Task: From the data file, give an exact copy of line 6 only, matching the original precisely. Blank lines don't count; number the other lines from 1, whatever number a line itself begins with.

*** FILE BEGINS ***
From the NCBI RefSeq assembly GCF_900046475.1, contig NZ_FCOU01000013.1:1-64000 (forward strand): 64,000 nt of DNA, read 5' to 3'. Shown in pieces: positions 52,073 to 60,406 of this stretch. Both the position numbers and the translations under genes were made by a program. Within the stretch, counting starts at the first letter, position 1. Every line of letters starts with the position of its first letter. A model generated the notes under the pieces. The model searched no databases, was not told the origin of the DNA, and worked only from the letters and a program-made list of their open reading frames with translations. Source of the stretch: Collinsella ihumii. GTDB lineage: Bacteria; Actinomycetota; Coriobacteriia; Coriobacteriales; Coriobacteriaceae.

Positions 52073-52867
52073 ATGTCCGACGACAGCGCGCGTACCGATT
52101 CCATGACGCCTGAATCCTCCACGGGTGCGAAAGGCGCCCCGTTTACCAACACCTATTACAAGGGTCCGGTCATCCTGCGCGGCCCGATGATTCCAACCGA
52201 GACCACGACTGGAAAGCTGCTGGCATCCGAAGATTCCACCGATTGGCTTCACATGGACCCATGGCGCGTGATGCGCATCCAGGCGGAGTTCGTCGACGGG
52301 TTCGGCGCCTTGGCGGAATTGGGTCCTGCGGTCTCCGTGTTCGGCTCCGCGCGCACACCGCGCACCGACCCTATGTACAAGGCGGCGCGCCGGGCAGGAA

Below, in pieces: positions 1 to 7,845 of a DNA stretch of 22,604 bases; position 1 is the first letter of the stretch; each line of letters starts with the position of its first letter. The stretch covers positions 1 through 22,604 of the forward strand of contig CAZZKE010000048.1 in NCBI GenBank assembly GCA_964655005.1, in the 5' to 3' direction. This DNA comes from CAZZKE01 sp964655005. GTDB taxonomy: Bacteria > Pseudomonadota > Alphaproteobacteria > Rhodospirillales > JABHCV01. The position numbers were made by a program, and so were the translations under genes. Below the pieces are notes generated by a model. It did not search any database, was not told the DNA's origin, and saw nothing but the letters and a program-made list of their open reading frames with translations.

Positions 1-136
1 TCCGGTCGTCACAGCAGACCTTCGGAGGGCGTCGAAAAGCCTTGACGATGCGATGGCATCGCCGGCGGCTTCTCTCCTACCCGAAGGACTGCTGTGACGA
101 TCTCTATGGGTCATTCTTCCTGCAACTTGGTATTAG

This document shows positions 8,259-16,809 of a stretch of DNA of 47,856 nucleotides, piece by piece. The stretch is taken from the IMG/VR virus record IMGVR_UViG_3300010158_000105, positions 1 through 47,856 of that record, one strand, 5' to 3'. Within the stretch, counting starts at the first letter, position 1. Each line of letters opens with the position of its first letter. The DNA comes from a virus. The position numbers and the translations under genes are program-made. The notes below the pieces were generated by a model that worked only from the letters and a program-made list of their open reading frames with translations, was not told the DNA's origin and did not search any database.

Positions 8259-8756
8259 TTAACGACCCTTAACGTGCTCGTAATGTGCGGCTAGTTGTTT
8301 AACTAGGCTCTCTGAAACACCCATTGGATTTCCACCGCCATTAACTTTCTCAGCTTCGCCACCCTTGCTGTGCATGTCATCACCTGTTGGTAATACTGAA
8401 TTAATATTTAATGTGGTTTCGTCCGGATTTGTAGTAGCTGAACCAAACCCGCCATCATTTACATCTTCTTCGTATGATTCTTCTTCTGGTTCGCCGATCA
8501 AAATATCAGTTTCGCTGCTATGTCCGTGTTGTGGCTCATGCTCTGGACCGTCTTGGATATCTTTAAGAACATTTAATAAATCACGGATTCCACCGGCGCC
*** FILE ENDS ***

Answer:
52301 TTCGGCGCCTTGGCGGAATTGGGTCCTGCGGTCTCCGTGTTCGGCTCCGCGCGCACACCGCGCACCGACCCTATGTACAAGGCGGCGCGCCGGGCAGGAA